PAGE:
vows are taken with hopes and dreams of a joyful future together. "Till
death do us part" does not mean "till my child finds me dead
on the kitchen floor". It does not mean "till my soul dies
a little each day".
Mala, a doctor, committed suicide after her husband slapped her before
his friends. Soni, a model and a former beauty queen, was coerced into
`entertaining other men' and locked up in a room without food for several
days. Shalini was regularly beaten up before her helpless daughters
for not cooking good meals.
The incidents are endless and figures show an alarming rise in atrocities
against women in India. Every 26 minutes a woman is molested. Every
34 minutes a rape takes place. Every 42 minutes an incident of sexual
harassment occurs. And every 93 minutes a woman is burnt alive for dowry.
The issue is not only of gender abuse, it is to recognise the right
of every individual to exist as a human being and not live as `subordinate
sex'. Violence against women is the most persuasive human rights violation
in the world today.
Opening the door on the issue is like standing on the edge of a deep
ravine vibrating with collective anguish. Where there should be outrage,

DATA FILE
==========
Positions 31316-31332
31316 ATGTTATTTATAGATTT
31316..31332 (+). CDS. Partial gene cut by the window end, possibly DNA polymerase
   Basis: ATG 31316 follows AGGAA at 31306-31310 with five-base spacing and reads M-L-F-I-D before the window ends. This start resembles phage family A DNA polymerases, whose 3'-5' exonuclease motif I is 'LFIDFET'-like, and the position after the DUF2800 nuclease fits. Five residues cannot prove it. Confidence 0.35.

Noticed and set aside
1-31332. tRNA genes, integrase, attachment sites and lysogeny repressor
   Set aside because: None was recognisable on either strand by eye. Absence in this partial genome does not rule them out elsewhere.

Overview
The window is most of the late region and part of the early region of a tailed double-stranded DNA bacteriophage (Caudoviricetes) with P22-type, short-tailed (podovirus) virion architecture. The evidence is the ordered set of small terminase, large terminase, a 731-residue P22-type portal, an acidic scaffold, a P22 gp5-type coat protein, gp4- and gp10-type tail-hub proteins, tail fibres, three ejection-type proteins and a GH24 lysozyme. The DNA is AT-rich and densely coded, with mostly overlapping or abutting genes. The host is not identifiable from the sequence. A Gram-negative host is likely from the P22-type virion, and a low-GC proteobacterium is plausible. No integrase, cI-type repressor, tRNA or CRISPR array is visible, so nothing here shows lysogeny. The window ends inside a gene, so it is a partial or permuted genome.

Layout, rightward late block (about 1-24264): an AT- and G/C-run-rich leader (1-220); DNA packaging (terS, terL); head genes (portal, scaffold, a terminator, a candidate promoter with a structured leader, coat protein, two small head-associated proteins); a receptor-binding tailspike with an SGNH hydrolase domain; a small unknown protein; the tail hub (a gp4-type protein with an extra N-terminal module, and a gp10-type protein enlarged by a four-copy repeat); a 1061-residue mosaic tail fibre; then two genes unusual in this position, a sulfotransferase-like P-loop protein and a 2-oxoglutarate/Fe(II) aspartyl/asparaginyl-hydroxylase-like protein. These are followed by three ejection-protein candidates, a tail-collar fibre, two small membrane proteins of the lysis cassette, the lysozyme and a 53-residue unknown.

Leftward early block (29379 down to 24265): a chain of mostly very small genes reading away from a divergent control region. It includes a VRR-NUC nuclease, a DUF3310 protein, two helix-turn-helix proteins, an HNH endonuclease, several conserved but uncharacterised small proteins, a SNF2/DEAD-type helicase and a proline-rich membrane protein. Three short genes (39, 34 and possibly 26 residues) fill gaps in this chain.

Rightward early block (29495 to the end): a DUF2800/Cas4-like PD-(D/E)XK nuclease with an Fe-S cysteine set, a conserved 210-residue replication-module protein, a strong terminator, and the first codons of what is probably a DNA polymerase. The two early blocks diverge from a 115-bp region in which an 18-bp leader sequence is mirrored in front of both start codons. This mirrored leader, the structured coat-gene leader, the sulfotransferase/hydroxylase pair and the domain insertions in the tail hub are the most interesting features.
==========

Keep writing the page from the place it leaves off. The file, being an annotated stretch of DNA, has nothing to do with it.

there is denial and largely passive acceptance. A recent survey by the
International Institute of Population Studies showed that 56 per cent
of Indian women believed that wife beating was justified in certain
circumstances like neglecting the house or the children, or going out
of the house without permission. The society is obviously in a state
of denial. Education, emancipation, empowerment are the mantras that
will shake the societal forces out of their stupor.
Men's brutal behaviour stems from their warped understanding of masculinity.
They are taught from the beginning to look upon themselves as the superior
sex. Anchal (26), a teacher in a government school, has filed for divorce
on grounds of physical and mental abuse. She was tortured, left hungry
for days, a prisoner in her own house because her father could not satisfy
her husband's dowry demands. Her husband, a guide, was arrested four
times for illegal extortion from foreign tourists and Anchal's father
provided the bail money each time. Anchal has lived in fear of her son
being kidnapped and the fear of losing her own life as well for the
last three years.
"Manliness" is equated with the need to control in the existing
dictatorial patriarchal system. This has been proved by the cross-border
studies conducted by the International Centre for Research on Women
(ICRW), in Rajasthan, Uttar Pradesh, Gujarat and Kerala, emphasising
that domestic violence cuts through caste, class, religion, age and
education. These women are victims of physical, mental, sexual and emotional
abuse regardless of their education and economic status. What about
the many voiceless, illiterate, economically handicapped women? Can
they ever hope for justice?
Twenty per cent of the cases reported in Rajasthan are of working women.
In Kerala, 30 per cent of women complained of physical abuse and 69